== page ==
If only a selective truth is told, many relevant facts are ignored. Listeners readily make associations between displayed truths. If significant facts are withheld, the association may lead to false conclusions. Since learning by association is natural and occurs across our thinking, omitting relevant information is a problem. Candidates and their campaigns are significant offenders with slogans that often omit crucial facts.

Example: Recently Trump in politics criticized Elijah Cummings for representing “a rat and rodent-infested mess”, “the worst run and most dangerous anywhere in the United States.” I’m from Baltimore and recognize much truth underneath Trump’s criticisms. So how can telling the truth lead bad decisions?

Half-truth, some relevant features ignored

Figure 5. Half-truth, some relevant features ignored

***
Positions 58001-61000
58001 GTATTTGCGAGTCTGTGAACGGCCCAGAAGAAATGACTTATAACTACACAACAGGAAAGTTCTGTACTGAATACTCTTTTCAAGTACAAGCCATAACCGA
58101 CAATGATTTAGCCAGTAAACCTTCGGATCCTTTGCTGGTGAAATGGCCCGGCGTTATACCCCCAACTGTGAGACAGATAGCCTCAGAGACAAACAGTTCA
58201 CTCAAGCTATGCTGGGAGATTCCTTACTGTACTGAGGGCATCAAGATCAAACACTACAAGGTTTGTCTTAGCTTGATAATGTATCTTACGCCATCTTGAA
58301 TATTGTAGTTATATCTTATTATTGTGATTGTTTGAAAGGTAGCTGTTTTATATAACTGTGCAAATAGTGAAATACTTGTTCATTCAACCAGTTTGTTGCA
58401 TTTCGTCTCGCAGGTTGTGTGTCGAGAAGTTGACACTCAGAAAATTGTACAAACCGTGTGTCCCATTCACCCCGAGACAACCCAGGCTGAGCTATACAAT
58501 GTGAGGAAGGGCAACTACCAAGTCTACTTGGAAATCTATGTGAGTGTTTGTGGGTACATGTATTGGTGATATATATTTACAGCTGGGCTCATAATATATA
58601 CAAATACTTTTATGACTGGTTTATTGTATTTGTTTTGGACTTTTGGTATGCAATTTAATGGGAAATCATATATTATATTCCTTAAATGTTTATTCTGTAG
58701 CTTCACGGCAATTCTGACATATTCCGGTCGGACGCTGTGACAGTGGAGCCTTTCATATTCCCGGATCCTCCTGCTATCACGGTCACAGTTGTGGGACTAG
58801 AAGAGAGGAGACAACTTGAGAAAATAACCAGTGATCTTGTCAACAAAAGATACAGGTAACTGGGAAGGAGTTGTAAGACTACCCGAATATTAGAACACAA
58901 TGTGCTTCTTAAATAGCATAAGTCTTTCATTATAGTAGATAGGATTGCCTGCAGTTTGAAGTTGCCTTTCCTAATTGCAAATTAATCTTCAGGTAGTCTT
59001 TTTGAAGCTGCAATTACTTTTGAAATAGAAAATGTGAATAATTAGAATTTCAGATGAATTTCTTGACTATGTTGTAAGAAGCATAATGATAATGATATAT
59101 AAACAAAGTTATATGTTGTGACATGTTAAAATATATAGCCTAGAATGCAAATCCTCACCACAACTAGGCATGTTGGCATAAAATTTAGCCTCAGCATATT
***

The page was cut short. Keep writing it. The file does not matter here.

Misleading Conclusion

Trump only applied his criticism to a black, urban Democrat, not to a white, a rural or a Republican, whose districts have the same problems. Trump’s repetition magnified by repeated exposure in the media creates an association of features, even those that are not germane–black, urban, and Democrat. However, rats, poverty, drug abuse, and violence also plague many white, rural, Trump-voting districts run by Republicans.

Yet he doesn’t criticize or mention those Republican districts. Trump’s listeners form an association—not by logic but by repeated conjunction—that the problems of rats, poverty, drug abuse and violence are black, urban, and Democratic.

Half -truths, selective truths, derive the listener of needed facts to distinguish between accidental and causative factors.

When a regular consumer of Trump’s message sees Democratic next to a candidate’s name, the image of big city urban, black and danger leaps to that mind. It becomes a prime negative factor in considering that candidate.